I'm still reading The Inconvenient Indian by Thomas King. The font is very small, and I am taking time to absorb the writing. Here's one quote from it: "a simulacrum is something that represents something that never existed. Or, in other words, the only truth of the thing is the lie itself." I had to return The Rain in Portugal: New Poems by Billy Collins to the library because someone else wanted it. I'm continuing to listen to Do Not Say We Have Nothing by Madeleine Thien. It's one of my big book challenges for this summer and it's also one of my MustReadIn2017 books. I've just started reading Lola Levine is not Mean! by Monica Brown. 


I have to read and review Patina by Jason Reynolds so that will be one of the first books I start next. Then I'll start The Goldfish Boy. I hope to get more reading in next week since my son and daughter-in-law are taking their baby to Korea to meet her Korean family. 


#MUSTREADIN2017 18/36 1 in progress

#MUSTREADNFIN2017 7/12 1 in progress

50 Books by Canadian Indigenous Authors 22/50  1 in progress

Chocolate Lily (CL) 51/51

Big Book Challenge 3/6

Goodreads Reading Challenge 254/333

150 Fascinating Facts About Canadian Women by Margie Wolfe and other contributors

This book was created to celebrate Canada's 150th anniversary of confederation. In some circles it is referred to as 150+ years of colonization. I think the latter is a more correct interpretation of the event, but that isn't really the point here. Margie Wolfe and others collected facts about Canadian women and then limited them to 150 for this book. I am struck by the artificiality of this. Still I am appeased somewhat by this dedication. "To the women who are recognized in this book, and more importantly, all those who should be." The next two pages are a more in depth apology for this. I am deeply appreciative of this.

All that aside, there are plenty of positive things about this book. The format is easily readable making it applicable for students in grades 5 on up to adults. A lot of information is packed into these 120 pages. When I was a teacher librarian I created small posters about Canadian women to post around the school for International Woman's Day. This book would have been the ideal resource. It provides basic information about significant Canadian woman or womens' organizations from 150 years ago through to today. While the beginning couple of pages address white women, the first twenty tell the stories of a diverse group of individuals: Gracie Annie Lockhart, Clara Brett Martin, Clara Lacoste Gerin-Lahore, Bertha Wilson, Rosalie Abella, Violet king Henry, Pauline Johnson, Maria Campbell, Hattie Rhue Hatchett, Mrs Kwong Lee and Mary Ann Shadd are referenced in the first few of these. I knew about Pauline Johnson and Mary Ann Shadd, and recognized the names of a couple of others, but the rest were new to me. The book includes scientists, politicians, social activists, and artists of many kinds. I was inspired and amazed by the women mentioned here.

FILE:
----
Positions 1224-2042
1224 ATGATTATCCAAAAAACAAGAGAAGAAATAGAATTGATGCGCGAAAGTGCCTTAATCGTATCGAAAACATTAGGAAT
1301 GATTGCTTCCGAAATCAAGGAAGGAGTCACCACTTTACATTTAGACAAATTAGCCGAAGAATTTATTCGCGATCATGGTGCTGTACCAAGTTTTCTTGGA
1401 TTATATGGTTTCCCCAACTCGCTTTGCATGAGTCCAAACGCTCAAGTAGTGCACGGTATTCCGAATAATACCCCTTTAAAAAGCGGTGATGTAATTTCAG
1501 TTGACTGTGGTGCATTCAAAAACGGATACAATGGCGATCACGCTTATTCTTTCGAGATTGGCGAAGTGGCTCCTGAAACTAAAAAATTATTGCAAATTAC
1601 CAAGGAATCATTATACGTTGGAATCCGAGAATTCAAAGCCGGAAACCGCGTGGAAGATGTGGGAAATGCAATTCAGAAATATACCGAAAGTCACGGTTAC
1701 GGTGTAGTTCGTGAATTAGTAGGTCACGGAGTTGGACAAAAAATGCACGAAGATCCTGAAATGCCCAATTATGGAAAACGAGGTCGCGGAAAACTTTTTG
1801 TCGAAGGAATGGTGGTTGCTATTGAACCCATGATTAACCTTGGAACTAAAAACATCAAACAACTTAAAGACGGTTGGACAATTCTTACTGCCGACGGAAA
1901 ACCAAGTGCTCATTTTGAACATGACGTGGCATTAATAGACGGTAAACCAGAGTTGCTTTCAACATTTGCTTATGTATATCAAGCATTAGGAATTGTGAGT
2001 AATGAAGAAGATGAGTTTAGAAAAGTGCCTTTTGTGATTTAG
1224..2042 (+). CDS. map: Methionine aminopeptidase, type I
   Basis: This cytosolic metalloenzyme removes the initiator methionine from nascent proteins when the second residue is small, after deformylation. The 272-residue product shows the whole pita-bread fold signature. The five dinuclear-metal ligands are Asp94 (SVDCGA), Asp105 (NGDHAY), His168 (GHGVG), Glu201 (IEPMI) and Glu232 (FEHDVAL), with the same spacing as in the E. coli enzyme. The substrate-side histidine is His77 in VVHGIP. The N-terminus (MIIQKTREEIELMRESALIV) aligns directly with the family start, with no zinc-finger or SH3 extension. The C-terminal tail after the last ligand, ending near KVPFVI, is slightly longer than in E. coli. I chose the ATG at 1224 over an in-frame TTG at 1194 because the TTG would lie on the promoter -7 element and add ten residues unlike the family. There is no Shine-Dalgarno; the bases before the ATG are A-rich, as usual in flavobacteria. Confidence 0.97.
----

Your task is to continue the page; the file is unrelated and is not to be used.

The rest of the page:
For example, I did not know the story of Frances Kelsey and her work on thalidomide. It's a sad story of a woman not recognized in her own country for her work and the sorry consequences for a generation of children.

The book is formatted so that one or two women are highlighted in large print on one page. Here are some sample facts:

(I was lucky to have worked with Lorna when
she worked with the Vancouver School Board)

This just might be my favourite, but then, I am a huge fan of Mary Walsh to start with.

This is a good introductory book for a number of reasons.

First off, I can see having a couple of copies of these in a school library. It is an easy read that can be browsed. It would make a perfect jumping off point to find a little bit about one woman, and then do more research.

Second, It's a starter book in that it is limited to only 150 women. I was acquainted with many, but not all, of the women in this book. I appreciated that diverse voices are represented here, but I wish the authors hadn't limited it to 150. Perhaps they could have come up with 150 issues or categories that are relevant to woman, and then identified women who have done something about it. The book is organized in this way generally, with statements about women connected to a specific aspect of history. 

This will make the perfect stocking stuffer gift. At just under $10, I plan to purchase numerous copies of it for just this purpose. I'll give it to the women on my list, but I might give a copy to my son who takes part in trivia competitions and loves to come up with his own questions. 

Quibbles: I've mentioned some of these previously, but there is one more that I need to express. A number of influential musicians are mentioned here. k d lang and Joni Mitchell are referenced regarding their American success with out mentioning their Juno awards or induction into the Canadian Music Hall of Fame. It's a sad and sorry truth that here in Canada we often don't acknowledge the quality of our artists unless they make it big in the States, but still, couldn't their Canadian awards at least be noted in a book that celebrates Canadians?

Now I want to see some picture book biographies of more of these women!

#IMWAYR August 14, 2017